‘Bloody Sunday’ did not mark the end of the attempt to march. There were many backroom deals and negotiations going on to try to make this march come to fruition. There was, and is to this day, much frustration with the leaders of the SCLC in how the full march was prolonged. ‘Turnaround Tuesday,’ as it became known, was a symbolic march across the Edmund Pettus Bridge. The leaders of the movement chose to turn the marchers around when the police confronted them because they knew that they would be in the legal wrong in going up against the police this time. Many of the marchers were upset and disheartened by this appearance of cowardice. We heard about this from Betty White Strong Boynton when she described her experiences to us as a teen involved in the Selma marches.
One month and four days after the original march day, the third, and final, march from Selma to Montgomery actually began. It took the marchers five days, but they made it to their final destination – the capitol building in Montgomery . Later that day/night, marchers were taken back to Selma by cars driven by different volunteers. This is when a white woman, and mother of five, from Detroit was assassinated by local Klansmen for assisting the movement . Her name: Viola Liuzzo. Mrs. Liuzzo was one of three deaths that came about during the Selma crisis.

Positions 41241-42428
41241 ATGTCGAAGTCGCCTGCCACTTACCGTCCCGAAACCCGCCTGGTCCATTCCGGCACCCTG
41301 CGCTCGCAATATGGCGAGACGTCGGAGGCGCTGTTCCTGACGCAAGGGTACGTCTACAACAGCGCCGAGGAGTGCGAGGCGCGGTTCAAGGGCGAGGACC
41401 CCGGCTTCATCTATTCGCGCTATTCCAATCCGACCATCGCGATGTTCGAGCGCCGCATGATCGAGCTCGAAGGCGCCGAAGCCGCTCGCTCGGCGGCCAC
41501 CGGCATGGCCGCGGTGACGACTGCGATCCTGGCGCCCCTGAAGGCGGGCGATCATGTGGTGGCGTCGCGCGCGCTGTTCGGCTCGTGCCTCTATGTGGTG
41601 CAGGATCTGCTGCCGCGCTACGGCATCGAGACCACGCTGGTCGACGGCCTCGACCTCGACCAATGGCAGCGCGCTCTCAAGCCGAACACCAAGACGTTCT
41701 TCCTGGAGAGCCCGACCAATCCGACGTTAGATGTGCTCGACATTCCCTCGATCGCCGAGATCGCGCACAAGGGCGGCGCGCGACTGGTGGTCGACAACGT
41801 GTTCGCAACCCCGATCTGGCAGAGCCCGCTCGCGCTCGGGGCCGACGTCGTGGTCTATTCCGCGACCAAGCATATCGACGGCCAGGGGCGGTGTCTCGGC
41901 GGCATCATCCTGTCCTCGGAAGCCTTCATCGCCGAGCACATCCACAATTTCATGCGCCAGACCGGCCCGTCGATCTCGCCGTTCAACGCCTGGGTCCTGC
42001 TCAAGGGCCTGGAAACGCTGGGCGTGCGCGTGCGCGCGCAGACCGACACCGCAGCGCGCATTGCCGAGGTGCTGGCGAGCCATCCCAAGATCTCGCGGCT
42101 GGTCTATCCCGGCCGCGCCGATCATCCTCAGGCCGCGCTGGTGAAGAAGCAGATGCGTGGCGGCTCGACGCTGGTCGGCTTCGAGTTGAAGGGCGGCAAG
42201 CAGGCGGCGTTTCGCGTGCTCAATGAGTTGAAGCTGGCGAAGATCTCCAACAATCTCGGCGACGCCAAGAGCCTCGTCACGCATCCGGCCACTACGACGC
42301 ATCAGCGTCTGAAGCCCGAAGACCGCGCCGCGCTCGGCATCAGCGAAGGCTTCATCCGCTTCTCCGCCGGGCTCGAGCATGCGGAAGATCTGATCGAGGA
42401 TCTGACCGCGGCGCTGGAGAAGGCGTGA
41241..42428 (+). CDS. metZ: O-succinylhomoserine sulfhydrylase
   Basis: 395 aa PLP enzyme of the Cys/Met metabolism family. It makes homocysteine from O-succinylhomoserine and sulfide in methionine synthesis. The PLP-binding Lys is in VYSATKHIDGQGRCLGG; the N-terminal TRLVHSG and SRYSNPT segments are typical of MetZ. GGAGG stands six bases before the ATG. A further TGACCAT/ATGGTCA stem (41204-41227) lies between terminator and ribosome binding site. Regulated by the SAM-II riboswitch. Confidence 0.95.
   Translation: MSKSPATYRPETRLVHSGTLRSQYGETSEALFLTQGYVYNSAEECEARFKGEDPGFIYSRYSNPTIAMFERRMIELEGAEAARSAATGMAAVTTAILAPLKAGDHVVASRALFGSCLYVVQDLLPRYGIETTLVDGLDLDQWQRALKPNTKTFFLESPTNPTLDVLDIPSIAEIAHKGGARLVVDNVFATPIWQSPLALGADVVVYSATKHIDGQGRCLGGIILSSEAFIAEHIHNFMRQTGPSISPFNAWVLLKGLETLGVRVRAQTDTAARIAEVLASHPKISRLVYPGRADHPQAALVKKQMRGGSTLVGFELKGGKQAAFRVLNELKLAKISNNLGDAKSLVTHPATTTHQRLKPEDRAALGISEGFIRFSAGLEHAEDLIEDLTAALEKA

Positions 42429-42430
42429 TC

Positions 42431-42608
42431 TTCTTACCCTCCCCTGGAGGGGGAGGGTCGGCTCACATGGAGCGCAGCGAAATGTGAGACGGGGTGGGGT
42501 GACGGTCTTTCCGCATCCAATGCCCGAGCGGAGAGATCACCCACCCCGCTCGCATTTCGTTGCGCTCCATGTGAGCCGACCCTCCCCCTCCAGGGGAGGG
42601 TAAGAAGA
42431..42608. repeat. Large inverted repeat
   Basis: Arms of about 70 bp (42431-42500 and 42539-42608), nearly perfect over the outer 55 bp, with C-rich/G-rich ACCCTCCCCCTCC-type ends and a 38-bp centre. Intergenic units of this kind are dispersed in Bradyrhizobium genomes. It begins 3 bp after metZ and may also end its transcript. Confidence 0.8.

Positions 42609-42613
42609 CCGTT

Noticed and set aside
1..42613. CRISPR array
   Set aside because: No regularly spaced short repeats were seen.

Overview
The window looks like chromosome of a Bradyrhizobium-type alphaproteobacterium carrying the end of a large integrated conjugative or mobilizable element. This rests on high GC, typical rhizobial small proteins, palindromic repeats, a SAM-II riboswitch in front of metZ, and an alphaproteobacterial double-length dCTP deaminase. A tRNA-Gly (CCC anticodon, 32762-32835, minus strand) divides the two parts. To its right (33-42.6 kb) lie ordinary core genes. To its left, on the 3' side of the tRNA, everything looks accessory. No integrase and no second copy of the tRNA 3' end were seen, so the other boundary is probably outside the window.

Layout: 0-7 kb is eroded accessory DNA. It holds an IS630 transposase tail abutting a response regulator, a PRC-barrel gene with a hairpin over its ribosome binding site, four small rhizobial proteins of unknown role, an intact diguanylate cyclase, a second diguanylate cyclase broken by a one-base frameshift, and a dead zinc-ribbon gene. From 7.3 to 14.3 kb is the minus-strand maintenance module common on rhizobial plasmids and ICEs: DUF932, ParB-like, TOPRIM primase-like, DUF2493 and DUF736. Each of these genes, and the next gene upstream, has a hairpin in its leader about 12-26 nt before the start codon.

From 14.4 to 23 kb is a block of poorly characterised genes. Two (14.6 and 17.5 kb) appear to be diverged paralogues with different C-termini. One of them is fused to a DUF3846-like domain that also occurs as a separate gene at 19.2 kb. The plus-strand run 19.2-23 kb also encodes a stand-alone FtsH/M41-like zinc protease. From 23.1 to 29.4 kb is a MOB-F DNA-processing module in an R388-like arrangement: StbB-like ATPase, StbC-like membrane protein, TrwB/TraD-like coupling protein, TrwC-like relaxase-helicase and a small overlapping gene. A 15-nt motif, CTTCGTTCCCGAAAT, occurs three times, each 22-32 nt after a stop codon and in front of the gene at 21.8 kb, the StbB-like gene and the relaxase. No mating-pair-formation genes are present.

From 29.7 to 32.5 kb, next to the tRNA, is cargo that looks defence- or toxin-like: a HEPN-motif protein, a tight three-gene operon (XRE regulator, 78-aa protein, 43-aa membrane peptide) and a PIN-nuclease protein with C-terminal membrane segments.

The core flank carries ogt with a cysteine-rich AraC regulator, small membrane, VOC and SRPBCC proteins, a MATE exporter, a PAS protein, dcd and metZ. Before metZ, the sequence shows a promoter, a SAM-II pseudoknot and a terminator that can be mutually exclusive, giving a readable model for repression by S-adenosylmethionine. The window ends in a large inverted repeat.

One of the aspects of this trip that stuck with me the most was that in meeting all of the people that we met, every single one of them said something along the lines of “bitterness kills the soul.” These particular words came from Anthony Hinton – a man who spent 30 years on death row “because [he] was born black.” Mr. Hinton was introduced to our group by the Equal Justice Initiative who exonerated him. Mr. Hinton may be struggling with demons unimaginable to the rest of us who have never been in his shoes, but he can still look upon his experience without a bitterness that many a lesser human being would be unable to. “I met some of the nicest, caring people…and I never would’ve met them if I hadn’t been on death row,” Hinton told our group. There is a lesson to be learned from this man’s tragic experience.
The biggest mistake that any of us can make upon reading this or studying the movement is to think that it is in our past. The movement is not over. It will not end as long as there is bigotry and hatred in any form in people. The movement may change, it will evolve with the needs of the time, but it will not end. We can all be foot soldiers in the movement towards positive change.
Post date: July 14, 2015